To recap: Mammals evolved nipples because nipples worked better than sweating milk for feeding young. Men have them because they are in the generic blue print for human being, and there has been no selective pressure to fully get rid of them. And the more we know about the delicate nature of the early development of the human embryo, the more clear it becomes that both native hormones and pollutants that mimic estrogen and testosterone in the body can have a profound effect not only on our health, but on our very identity.

Interesting thoughts from Cecil Adams, the “worlds’ smartest humanbeing” In fact, there are many people blogging about this issue. If you Google “Why do men have nipples?”, you will primarily get blogs as top hits.
“The Mammary Gland and Its Origin During Synapsid Evolution” Olav T. Oftedal,  Journal of Mammary Gland Biology and Neoplasia Vol. 7, No. 3 July 2002

Sunday, July 1, 2012

Gender: Part 2

Note: This program first aired in June 2012.

Today we continue our ongoing discussion of gender and how it relates to biological reproduction and the amazing diversity we see in nature. To review, we know that individuals we call females make ova or eggs, and individuals we call males make sperm, and in humans, this comes with a whole lot of extra baggage (to be fair, many animals exhibit the differences in appearance and behavior called sexual dimorphism, but I believe we are the only species to have come up with misogyny and homophobia among other things).

When it comes to reproductive equipment, flowering plants, technically called angiosperms, have all other groups of organisms beat. As a group, angiosperms have the highest variety of reproductive structures on Earth. In this group, the most common sexual form is the hermaphrodite, meaning both female and male components are found in the same flower. These flowers can also be referred to as bisexual, and are botanically classified as “perfect”. It is thought that all angiosperms evolved from a hermaphroditic ancestor, and single sex, non hermaphroditic strategies evolved later. This is why 75 to 85% of angiosperms are hermaphrodites.

What are the benefits of being a hermaphroditic plant? The one that jumps to mind initially is that if there are no other potential mates around, you can fertilize your self. In theory this works, but most plants actually go to great lengths to avoid this phenomenon (called “selfing”).  Like interbreeding in royal families, selfing tends to bring out genetic weaknesses over several generations. Think of selfing as a last chance scenario, especially for annual plants, who live only one growing season and “winter over” in seed form. If the plant doesn’t get to mate with anyone else, at least it can sustain itself over the winter as a seed generated from a self fertilization; ideally in not too many generations in a row.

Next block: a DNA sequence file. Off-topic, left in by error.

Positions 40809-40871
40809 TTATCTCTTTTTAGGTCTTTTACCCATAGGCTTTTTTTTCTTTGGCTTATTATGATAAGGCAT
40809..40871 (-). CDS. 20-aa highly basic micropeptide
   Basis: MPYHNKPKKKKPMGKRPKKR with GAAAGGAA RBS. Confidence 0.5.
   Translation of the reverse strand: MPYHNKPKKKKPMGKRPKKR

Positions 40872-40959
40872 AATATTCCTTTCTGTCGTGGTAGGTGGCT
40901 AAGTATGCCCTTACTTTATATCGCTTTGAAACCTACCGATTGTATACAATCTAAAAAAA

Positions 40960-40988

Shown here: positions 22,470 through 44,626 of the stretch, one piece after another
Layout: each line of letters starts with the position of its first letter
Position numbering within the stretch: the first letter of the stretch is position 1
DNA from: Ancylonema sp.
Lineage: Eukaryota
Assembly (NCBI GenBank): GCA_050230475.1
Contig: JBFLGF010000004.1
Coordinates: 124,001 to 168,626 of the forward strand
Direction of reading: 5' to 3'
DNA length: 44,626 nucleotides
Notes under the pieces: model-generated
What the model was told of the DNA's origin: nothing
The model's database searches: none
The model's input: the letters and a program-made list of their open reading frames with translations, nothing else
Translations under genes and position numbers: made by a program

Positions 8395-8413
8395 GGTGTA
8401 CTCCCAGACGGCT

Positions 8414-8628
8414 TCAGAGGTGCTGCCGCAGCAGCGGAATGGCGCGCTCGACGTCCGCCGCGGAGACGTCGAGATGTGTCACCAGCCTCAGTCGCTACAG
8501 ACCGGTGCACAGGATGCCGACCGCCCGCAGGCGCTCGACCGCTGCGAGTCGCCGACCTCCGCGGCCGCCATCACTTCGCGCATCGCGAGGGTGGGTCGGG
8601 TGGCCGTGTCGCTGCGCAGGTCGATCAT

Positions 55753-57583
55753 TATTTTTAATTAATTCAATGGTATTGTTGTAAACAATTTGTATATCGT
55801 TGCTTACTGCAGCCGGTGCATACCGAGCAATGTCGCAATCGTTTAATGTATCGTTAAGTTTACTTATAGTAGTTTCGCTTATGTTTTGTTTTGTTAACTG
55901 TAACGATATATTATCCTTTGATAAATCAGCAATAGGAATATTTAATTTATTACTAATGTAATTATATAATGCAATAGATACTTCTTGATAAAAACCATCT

Another way that hermaphrodism increases an individual’s chances of mating is in a low density potential mate situation; a less extreme version of what we just talked about. If there are very few potential mates around, what happens if they are all male? Or all female? They aren’t the isolated individuals of the former scenario but they still can’t mate successfully in a single sex group. Hermaphrodism in plants ensures both sexes are represented, even in a low density population.

Yet another benefit of hermaphrodism in plants is that it extends their mating season. Hermaphrodites can functionally bias their flowers towards one sex or the other for various reasons. While the flower will have both male and female sexual structures (the androecium and gynecium respectively), they may not be functional at the same time. For example the male may mature first, and produce pollen. Later the female parts will mature, ready to accept pollen from a separate individual. The plant has then essentially doubled the amount of time it is spreading and mixing its DNA, and has eliminated the chance of selfing as well.

The bet hedging, flowering species of the plant kingdom have clearly benefited from utilizing both genders simultaneously for millions of years, yielding extraordinary biodiversity and resilience. And with all of our ideas about gender and value, sexuality and stereotypes, most of us just see the flower.


From the Indian Academy of Sciences, a pair of articles in their science education journal Resonance. From 1998, Volume 3 No. 4 R.M. Borge’s Gender in Plants: Why do plants change sex? and Vol. 3 No. 11 R. M. Borges Gender in Plants: More about Why and How Plants Change Sex. Dated, but useful.

University of Oxford’s Science Blog features a conversation from March 2009, with Dr. John Pannell of the Oxford Dept. of Plant Sciences

Dr. Spencer Barrett’s “The evolution of plant sexual diversity” is lengthy and quite technical, but dedicated readers may find much to ponder. April 2002, Vol. 3